Rock Docs: Chicago: The Terry Kath Experience (2017) - Reviewed

I will always stand by the statement that an excellent music documentary will inspire the viewer to explore a musical artist's catalogue. 

The greatest music documentaries are the ones that tell enough of a story about the artist to not give it all away, but more to arouse interest in not only the art they are creating, but the artists themselves as people. You ever notice the level of obsession some people have for certain artists? I have never been a Chicago fan. I never understood people's obsession with this band or the band's guitarist and singer by the name of Terry Kath. 

 It is almost impossible to not have songs like ‘25 or 6 to 4’ and ‘Saturday in the Park’ embedded in your DNA permanently with the amount of airplay they get even to this day. I think it was the horns that turned me off growing up. It just felt strange to me. However, as I get old, juxtapositions like this interest me more than just what feels right initially. This leads us here to Chicago: The Terry Kath Experience. As the title suggests without any doubt, this film is a journey. Centering around Terry’s daughter Michelle Kath Sinclair, we watch as Michelle talks to all of the other members of Chicago. We get a lot of tasty history on the band which will interest even haters of the band. I especially like the technical discussions on Terry’s guitar rig being an amp nerd myself. But, it is the journey Michelle is on to understand her Father, that really is interesting and heart wrenching about Chicago: The Terry Kath Experience. It is not hard to see the emotion coming off of all of Terry’s friends, family, and bandmates as we hear from all of them in this excellent documentary.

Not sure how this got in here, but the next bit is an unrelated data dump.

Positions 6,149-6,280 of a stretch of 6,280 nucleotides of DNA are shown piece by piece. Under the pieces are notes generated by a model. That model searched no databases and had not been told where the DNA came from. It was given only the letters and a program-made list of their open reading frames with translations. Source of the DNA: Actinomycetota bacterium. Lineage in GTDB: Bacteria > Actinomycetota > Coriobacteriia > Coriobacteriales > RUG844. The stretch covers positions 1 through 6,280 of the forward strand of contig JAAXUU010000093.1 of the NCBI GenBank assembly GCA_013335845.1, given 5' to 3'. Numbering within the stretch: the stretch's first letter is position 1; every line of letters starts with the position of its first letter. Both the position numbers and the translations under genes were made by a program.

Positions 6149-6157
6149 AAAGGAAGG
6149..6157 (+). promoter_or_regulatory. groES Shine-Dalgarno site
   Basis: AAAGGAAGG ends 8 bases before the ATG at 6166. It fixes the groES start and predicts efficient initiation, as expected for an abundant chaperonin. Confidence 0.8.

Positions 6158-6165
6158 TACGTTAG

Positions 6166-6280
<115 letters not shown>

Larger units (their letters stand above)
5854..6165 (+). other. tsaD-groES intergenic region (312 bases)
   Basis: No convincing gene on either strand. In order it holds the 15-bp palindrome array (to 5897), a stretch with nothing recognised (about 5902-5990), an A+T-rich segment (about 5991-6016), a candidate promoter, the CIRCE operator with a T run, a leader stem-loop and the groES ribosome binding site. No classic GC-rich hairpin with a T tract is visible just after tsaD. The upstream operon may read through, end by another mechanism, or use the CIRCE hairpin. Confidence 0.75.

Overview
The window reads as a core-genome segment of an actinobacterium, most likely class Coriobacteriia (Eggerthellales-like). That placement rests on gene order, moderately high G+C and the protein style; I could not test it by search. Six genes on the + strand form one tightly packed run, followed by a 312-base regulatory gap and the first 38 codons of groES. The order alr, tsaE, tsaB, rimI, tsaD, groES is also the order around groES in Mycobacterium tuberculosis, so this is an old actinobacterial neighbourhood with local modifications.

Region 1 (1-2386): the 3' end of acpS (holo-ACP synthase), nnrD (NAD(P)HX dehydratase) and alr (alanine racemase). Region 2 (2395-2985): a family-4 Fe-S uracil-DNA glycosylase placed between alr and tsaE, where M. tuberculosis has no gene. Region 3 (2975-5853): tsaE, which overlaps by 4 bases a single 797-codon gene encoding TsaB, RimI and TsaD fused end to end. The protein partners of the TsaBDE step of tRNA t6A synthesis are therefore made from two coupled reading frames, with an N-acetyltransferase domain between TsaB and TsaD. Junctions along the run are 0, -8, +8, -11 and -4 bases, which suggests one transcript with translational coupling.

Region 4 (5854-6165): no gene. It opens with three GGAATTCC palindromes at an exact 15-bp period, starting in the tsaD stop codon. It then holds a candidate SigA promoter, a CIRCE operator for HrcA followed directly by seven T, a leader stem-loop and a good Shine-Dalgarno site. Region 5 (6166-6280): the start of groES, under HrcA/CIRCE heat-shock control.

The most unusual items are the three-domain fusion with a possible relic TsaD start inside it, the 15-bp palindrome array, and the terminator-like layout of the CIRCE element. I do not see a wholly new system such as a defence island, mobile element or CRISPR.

Chicago: The Terry Kath Experience leads us along the trail, raising our appreciation for this criminally underrated guitarist and singer, act by act. I can honestly say there are several moments during The Terry Kath Experience : A Daughter’s Journey that I did choke up. 

Terry Kath is another one of those artists whom, taken from us very prematurely, you wonder what he would have done if his life did not senselessly end on that day on January 23, 1978. It is sad to think about, but also heartwarming that his daughter would go the lengths she did for her own personal interests and to preserve her father’s legacy. 

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-Scott W. Lambert